Logic Pro X Instructional Videos

I use Logic Pro X to work out the killer solos, record them, generate sheet music, etc.

As the blog has progressed I’ve begun making instructional videos on different techniques I’m using, software I’ve written, etc, which you can find here.


6 Responses to “Logic Pro X Instructional Videos”

  1. I assume you were familiar with Javascript before Logic Pro X. I’d like to learn how to create scripts. Could you share anything that would get me started? Obviously I’d need to learn Javascript, but I’m not sure what else you would kneed to translate code into musically ideas or musical ideas. How hard do you think it would be to create scripts convert a midi sequence into a script or into an arpeggio?

  2. Hi Erick,

    I apologize for the delay in replying. I am really for people learning how to program and it’s really great to have a purpose, as you do.

    Music is rich with mathematical relationships, but the basics of playing notes come down to pitch, velocity, and time. To the script writer, Logic’s timing is a floating point number that goes 1, 2, 3, 4, 5 to each beat of the song. So 1 to 2 covers a quarter note, 1 to 4 covers a measure if we’re in the 4:4 time signature.

    So if my script tells Logic to play a note at 1, 5, 9, 13, 17, etc, the note will sound on the downbeat of each measure. You also send note offs, like at 5, 9, 13, 17 if you wanted to play legato, maybe just +.25 if you want to play stacatto.

    It’s really useful to study other peoples’ programs. There are around a dozen simple tutorials that come with Logic, as I recall, and I studied all of them while figuring out how to write Pitchcaster.

    If you can find something that’s close to what you want, it’s usually a lot easier to modify it than to write something from scratch, as you’d expect.

    Start with simple stuff and explore. I think everyone can program but people a lot of people get frustrated and quit either because they’re not good at it right away or they get stopped by the constant little failures while you’re figuring out how to do something. For me the failures mean nothing anymore, and the successes easily carry me through the times when stuff isn’t working the way I’d like.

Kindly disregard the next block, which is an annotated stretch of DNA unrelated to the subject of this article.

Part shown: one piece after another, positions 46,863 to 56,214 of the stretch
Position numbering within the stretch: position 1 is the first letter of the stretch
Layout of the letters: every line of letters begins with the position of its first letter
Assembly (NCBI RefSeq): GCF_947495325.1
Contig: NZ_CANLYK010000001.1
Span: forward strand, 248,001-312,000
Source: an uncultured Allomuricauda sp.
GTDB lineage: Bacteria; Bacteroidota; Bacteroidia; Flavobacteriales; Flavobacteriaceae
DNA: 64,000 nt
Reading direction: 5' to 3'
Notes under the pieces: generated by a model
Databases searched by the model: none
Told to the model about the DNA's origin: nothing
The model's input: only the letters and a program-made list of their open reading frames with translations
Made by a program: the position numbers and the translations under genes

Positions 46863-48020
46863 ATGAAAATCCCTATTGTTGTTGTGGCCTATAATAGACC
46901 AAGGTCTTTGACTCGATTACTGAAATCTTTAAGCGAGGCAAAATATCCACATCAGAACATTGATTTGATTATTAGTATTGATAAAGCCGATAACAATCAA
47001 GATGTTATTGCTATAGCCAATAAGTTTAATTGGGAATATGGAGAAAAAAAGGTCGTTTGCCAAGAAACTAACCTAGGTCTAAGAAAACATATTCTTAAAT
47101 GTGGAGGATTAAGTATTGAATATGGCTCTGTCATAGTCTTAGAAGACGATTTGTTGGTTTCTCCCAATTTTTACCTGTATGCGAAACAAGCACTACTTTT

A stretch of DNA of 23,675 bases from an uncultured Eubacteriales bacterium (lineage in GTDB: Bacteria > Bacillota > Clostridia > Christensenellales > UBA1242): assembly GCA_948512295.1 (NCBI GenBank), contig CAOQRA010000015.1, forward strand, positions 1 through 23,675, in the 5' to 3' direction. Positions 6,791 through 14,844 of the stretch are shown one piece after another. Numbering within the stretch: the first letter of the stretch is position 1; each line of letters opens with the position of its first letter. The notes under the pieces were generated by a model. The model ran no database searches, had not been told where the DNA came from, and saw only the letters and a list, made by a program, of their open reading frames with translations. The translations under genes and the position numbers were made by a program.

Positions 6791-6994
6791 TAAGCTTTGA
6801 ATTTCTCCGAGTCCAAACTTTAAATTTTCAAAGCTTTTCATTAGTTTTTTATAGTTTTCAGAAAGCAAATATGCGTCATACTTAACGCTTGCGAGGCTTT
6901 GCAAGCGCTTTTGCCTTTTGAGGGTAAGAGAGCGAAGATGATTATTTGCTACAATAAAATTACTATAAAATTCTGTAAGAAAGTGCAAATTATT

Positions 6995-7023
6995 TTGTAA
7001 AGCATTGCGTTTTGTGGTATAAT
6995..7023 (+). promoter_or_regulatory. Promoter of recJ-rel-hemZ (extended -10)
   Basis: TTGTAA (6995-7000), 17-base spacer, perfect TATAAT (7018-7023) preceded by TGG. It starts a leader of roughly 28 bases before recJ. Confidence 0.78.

Good luck and let me know how you’re doing!

  3. I appreciate your response. I’m a guitar player, composer & sound designer so I understand about failures. They’re a necessary part of the learning experience. I’ve looked through all of the scripts in Logic and started learning Javascript at a website call “Code Academy”. I think just hearing that something is possible helps because I don’t want to invest time away from writing only to find out I’m on the wrong path, meaning trying to do something that it can’t really do. One of the other ideas I have is changing synth parameters over time, beats or bars. These would be CC messages. An example might be opening and closing a filter with a rhythmic phrase. I know you can do things like this with side chains and creating actual MIDI regions, but I want it to be part of the Patch itself. Someone could select a sound and this would happen anytime the script was engaged and it would be tempo locked. You could do lots of interesting things.
    Anyway, thanks again. If you like, I’ll send you some examples. I’m going nuts creating “Track Stacks” with custom “Smart Controls” and lots of MIDI and Audio effects. If you’d like to hear some of my music I’m happy to send some.


  4. Hi Erick,

    It sounds like you are well-equipped musically and temperamentally to write the software you’re imagining. Given that you can assign any MIDI controller number to pretty much any setting of any virtual instrument, I think the possibilities of what can be accomplished by generating controller values from scripts are essentially limitless.

    I have been toying with writing a script that generates controller information as if it were an LFO, but with unique capabilities unattainable with the simple waveforms and basic oscillations of a traditional LFO. For example speeding up and slowing down the oscillation rate based on triggering events like notes, other controllers, tempo, etc. Drive a filter of a virtual synth with that. That’s actually fairly basic stuff but it points in the direction.

    By all means link me to some of your music: I’d like to hear it.

  5. How can I send you an mp3?

  6. My name is Simon Hardy, writing you from Cantonment FL.. i am a huge Frampton fan, and i have always wanted to learn the piano solo in the live version of “Do you feel like we do on the 1976 album…Do you have the solo transcribed on piano sheet music?? If so, will you sell a copy of it?? Let me know..


    Simon Hardy

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